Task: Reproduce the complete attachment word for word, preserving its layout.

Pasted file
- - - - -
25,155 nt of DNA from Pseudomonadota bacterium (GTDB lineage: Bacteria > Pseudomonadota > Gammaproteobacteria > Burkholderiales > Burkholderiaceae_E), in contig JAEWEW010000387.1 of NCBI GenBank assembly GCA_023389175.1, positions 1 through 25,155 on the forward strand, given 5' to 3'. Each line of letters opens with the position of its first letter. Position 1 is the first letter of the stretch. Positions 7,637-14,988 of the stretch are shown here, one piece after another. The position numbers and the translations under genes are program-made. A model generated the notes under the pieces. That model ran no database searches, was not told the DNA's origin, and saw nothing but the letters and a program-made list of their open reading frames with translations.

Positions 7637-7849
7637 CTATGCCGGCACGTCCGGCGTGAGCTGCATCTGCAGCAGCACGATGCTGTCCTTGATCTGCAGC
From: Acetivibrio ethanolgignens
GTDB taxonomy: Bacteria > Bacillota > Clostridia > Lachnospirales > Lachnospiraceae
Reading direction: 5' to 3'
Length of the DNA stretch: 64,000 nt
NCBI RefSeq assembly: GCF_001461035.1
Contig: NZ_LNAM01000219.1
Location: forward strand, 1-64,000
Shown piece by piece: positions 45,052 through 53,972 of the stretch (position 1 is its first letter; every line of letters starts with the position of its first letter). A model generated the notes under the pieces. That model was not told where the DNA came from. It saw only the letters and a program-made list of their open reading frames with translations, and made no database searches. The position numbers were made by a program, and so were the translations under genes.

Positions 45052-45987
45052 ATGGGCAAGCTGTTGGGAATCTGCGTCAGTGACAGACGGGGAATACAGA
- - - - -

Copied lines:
25,155 nt of DNA from Pseudomonadota bacterium (GTDB lineage: Bacteria > Pseudomonadota > Gammaproteobacteria > Burkholderiales > Burkholderiaceae_E), in contig JAEWEW010000387.1 of NCBI GenBank assembly GCA_023389175.1, positions 1 through 25,155 on the forward strand, given 5' to 3'. Each line of letters opens with the position of its first letter. Position 1 is the first letter of the stretch. Positions 7,637-14,988 of the stretch are shown here, one piece after another. The position numbers and the translations under genes are program-made. A model generated the notes under the pieces. That model ran no database searches, was not told the DNA's origin, and saw nothing but the letters and a program-made list of their open reading frames with translations.

Positions 7637-7849
7637 CTATGCCGGCACGTCCGGCGTGAGCTGCATCTGCAGCAGCACGATGCTGTCCTTGATCTGCAGC
From: Acetivibrio ethanolgignens
GTDB taxonomy: Bacteria > Bacillota > Clostridia > Lachnospirales > Lachnospiraceae
Reading direction: 5' to 3'
Length of the DNA stretch: 64,000 nt
NCBI RefSeq assembly: GCF_001461035.1
Contig: NZ_LNAM01000219.1
Location: forward strand, 1-64,000
Shown piece by piece: positions 45,052 through 53,972 of the stretch (position 1 is its first letter; every line of letters starts with the position of its first letter). A model generated the notes under the pieces. That model was not told where the DNA came from. It saw only the letters and a program-made list of their open reading frames with translations, and made no database searches. The position numbers were made by a program, and so were the translations under genes.

Positions 45052-45987
45052 ATGGGCAAGCTGTTGGGAATCTGCGTCAGTGACAGACGGGGAATACAGA